10. 10. Water - II • Residents protested in 2009 and 2010 – they were suppressed forcibly by the state • This goes to show that contestation goes beyond UC level. • At the time of research, 89% respondents were procuring water through unofficial means – water tankers and boring, primarily. 10 Source:
  11. 11. Solid Waste • Area cleaner under the local government set up. • The UC administration had 4 sweepers designated for the area. • Following 2010, garbage was predominantly collected by individuals of Afghan origin employed by the residents. Three quarters of our respondents resorted to this in the absence of official collection. 11
  12. 12. Roads and Sewerage - I • Road conditions poor in general, and declined after 2010. Only one instance of major road development. • Sewerage pipelines were laid in the area in 2008 by the UC administration, before which there were open sewers. • In light of the older sewerage lines proving to be inadequate, in the run up to the 2013 general elections, the PPP laid a new set of sewerage lines parallel to the older lines. • Partisan delivery: These lines were laid only in the areas where PPP voters resided, i.e. Sectors C, D and E. 12
  13. 13. Roads and Sewerage - II • Political contestation over these two services. • The PPP laid new sewerage pipelines in the area in the run up to the 2013 general elections. • This, however, uprooted the main road that the MQM had re- laid only a few months prior. • Respondents reported that MQM workers had subsequently tried to block these new pipelines by “dumping rocks, blankets and pillows” into the sewers 13
  14. 14. Discussion - I • We found that, in accordance with the literature, lower tiers of government did have an efficiency advantage as compared to higher tiers of government (Nguyen, 2008; Tanzi, 1995) • The first avenue of complaint was the local UC office. However, a significant number of complaints were not resolved because the officials claimed to not have the resources. • One reason for the lack of funds at the UC officials’ disposal was because the UC government was formed by a different party than the one in power at the city level (JI, MQM). 14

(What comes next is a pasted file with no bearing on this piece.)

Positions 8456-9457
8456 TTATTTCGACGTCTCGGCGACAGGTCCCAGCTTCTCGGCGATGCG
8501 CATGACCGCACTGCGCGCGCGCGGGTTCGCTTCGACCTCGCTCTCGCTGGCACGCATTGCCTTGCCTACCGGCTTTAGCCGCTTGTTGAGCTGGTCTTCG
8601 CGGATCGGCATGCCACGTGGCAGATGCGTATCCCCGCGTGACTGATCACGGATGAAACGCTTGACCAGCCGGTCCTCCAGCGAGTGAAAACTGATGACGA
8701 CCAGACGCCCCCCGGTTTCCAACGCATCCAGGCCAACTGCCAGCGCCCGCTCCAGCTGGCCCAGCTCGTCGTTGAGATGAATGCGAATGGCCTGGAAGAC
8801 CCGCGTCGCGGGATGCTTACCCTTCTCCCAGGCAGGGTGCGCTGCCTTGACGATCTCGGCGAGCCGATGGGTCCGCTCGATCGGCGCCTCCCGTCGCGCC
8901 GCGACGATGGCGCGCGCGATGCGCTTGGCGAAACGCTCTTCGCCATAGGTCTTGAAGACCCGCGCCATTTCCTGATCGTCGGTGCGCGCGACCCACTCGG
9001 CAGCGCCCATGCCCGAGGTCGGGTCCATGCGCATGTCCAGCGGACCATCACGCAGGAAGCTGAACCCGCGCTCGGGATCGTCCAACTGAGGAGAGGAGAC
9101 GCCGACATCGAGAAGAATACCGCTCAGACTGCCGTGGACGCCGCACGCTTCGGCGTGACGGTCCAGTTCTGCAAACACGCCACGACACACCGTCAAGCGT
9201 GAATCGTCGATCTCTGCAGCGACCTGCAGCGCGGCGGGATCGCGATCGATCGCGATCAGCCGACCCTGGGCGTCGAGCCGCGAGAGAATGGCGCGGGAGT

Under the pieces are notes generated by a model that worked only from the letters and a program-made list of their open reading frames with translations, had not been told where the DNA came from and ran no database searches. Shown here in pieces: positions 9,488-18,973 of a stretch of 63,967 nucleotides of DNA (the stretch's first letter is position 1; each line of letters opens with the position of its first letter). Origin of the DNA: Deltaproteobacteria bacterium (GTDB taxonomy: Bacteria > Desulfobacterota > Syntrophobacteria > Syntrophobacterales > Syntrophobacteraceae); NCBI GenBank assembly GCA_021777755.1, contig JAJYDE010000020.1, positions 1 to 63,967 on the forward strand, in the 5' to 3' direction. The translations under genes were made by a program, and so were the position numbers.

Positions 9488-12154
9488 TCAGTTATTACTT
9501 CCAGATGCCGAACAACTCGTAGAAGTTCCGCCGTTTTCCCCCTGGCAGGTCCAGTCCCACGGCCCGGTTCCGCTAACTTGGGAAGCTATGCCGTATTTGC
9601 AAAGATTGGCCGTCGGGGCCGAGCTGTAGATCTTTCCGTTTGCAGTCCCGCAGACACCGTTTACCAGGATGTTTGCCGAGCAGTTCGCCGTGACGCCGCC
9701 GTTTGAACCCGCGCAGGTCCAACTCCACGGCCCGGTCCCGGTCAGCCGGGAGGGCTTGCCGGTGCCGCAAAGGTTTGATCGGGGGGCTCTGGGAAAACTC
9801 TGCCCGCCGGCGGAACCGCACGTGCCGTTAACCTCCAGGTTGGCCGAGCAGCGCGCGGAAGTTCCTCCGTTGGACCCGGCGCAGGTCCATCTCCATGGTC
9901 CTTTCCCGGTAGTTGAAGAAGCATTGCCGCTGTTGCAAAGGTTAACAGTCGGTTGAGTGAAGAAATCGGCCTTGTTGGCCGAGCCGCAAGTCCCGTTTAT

15. 15. Discussion - II • We argue that local governments should be empowered through fiscal decentralization. • However, it is crucial that before fiscal decentralization takes place, local capacity building is undertaken to prevent mismanagement and high corruption (Fjelstad, 2001; Mehmood and Sadiq, 2010) • We found service delivery to be along partisan lines following 2010. This can lead to greater polarization thereby increasing the risk of political violence (Esteban and Schneider, 2008). Thus, it is important to strengthen institutions of service delivery, such as local governments. 15
  16. 16. Conclusion and Way Forward • To conclude, despite delivery being uneven for the four services under consideration, overall service delivery was better under a decentralized set up. • Further avenues of study • Given that this study is not representative of Karachi as a whole, it will be important to conduct a city-wide study that assesses service delivery outcomes. • Compare service delivery between ethnically heterogeneous and homogenous areas. Some scholars argue that ethnically heterogeneous areas are worse off than homogenous areas (Chandra, 2007) • Elite capture is often cited in the literature as a reason for the failure of decentralization, particularly in Pakistan’s rural areas. However, this needs to be explored further for the urban context. 16
  17. 17. THANK YOU Acknowledgements: We would like to thank Husnain Habib Malik for his immense contribution to the research, without whom this would not have been possible, and to Dr. Hassan Javid for his advice throughout the research process. 17